I’m a grownup now. It’s something I wanted to be when I was a kid, hating the fact that I had to go to bed at a prescribed time, that I had to eat certain foods for dinner and for breakfast and so on. I waited for it for years (even, at one point, cleverly trying to prove that I was eighteen when I was really seventeen and thus legal for a lot more goodies than I really was)… and now I’m finally old enough to be able to stay up until 2:00 in the morning reading books or playing computer games, and old enough to decide that I can have cold pizza for breakfast if I want to, and chocolate cake with ice cream for dinner.

Of course, now I’m also grown up to realize that there are consequences to some of that behavior. So, perhaps, cold pizza isn’t good for breakfast every morning, and maybe chocolate cake with ice cream for dessert every night could have roly-poly consequences.

There are a lot of privileges to being grown up that I’ve waited for for a long time. And there are still some that I’m waiting for, that haven’t quite materialized yet.

Maturity, for example.

I mean, heck, I know that if I lived on a diet of pizza and ice cream, I’m going to get even fatter than I am now. That’s a consequence. I’m mature enough to know about that consequence and make choices that will avoid those consequences. And quite a lot of the time I do make those choices. Not always, of course — sometimes what you really need is chocolate cake and ice cream for dinner. But I can still make the choice in full awareness of those consequences.

No, I’m talking about the kind of maturity that makes you realize that maybe you shouldn’t do or say certain things because you don’t have a big enough picturre, and that you’re probably blurting out something because you’re angry and even if you’re justified in part of what you’re saying you really ought to shut the hell up because there’s a lot that you’re wrong about, and you’re forgetting important facts.

In short, the kind of maturity that, if I had it in sufficient quantity, would have kicked in last Friday and restrained my fingers from typing my last entry. Or would have prevented me from clicking that “Publish” button. Or something.

I made Benthic Creatures out to be much worse than it really is. It wasn’t all a picnic, of course; there were lies told, and there are motivations that I never understood. But it wasn’t all deliberate; I think there was miscommunication, and I think some bad decisions were made, by me and by others. And while I disliked many of the management policies, I was wrong to make it look like all of the managers at Benthic Creatures were bad people. And I exaggerated unforgivabely when I wrote that I would not consider doing business with any of them ever again.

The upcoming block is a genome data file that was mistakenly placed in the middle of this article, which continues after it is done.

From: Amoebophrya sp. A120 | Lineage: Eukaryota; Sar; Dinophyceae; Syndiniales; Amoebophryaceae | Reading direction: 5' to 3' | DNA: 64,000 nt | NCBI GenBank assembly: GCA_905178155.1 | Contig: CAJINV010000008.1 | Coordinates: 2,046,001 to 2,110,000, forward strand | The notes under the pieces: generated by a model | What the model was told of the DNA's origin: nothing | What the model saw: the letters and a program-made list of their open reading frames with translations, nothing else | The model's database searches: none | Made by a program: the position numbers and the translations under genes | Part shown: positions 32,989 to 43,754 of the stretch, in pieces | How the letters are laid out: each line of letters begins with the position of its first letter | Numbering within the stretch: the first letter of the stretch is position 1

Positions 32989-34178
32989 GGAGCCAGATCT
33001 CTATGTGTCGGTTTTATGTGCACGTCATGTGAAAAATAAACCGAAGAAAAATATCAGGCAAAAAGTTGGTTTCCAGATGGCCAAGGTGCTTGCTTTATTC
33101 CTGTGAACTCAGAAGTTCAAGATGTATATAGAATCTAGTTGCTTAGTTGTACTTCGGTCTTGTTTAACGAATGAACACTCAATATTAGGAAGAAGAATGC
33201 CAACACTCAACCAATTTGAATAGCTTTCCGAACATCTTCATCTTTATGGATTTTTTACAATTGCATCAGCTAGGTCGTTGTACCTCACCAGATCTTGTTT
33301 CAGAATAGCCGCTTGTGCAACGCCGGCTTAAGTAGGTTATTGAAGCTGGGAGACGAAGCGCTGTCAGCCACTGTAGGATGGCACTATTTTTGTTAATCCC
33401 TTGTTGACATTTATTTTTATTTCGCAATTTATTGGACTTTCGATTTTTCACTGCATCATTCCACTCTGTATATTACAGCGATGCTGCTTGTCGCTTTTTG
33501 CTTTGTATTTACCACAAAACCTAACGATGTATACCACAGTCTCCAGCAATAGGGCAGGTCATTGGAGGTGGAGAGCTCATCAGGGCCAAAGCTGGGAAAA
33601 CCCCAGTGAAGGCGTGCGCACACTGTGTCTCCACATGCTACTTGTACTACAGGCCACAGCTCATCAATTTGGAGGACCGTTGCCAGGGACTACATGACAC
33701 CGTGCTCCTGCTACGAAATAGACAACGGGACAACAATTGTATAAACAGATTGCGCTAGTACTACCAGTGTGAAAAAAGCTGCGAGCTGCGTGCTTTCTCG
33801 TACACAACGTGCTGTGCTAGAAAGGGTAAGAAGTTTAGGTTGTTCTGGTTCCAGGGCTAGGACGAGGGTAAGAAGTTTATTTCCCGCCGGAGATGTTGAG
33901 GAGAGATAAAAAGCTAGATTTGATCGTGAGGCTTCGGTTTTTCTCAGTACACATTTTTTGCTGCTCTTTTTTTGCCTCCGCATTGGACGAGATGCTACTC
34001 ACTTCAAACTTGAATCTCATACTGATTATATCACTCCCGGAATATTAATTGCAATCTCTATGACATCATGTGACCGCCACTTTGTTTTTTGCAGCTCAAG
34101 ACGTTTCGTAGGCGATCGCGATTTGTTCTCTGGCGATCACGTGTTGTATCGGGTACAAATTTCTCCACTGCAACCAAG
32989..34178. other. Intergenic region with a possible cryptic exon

The truth is, there are people at Benthic Creatures that I was sorry to leave, and many of them were among the management. And among those are people whose integrity and professionalism I would never question, and for whom I have the highest respect. Nobody’s perfect, but I would not hesitate to do business with them if I have the opportunity to do so in the future. Some bent over backwards to make my experience with the company more bearable, working hard to rearrange schedules that they didn’t have to rearrange, and spending hours explaining policies to me in ways that made sense, when they could have simply said, “Because that’s the way it is and you have no right to question.”

See, if I had the kind of maturity that I’m talking about, I would have realized that I should have been gracious and expressed my appreciation for those people. I hurt feelings, I know, but I think I did worse by calling into question, publically, the integrity and professionalism of people who really didn’t deserve it — who deserved the opposite, in fact.

So, I don’t have the maturity to stop myself from making a fool of myself and saying things that I shouldn’t have. But I do have the maturity to apologize, and to do so with sincerity.

And so, I’m sorry.

I wonder if there’s any ice cream left for dinner?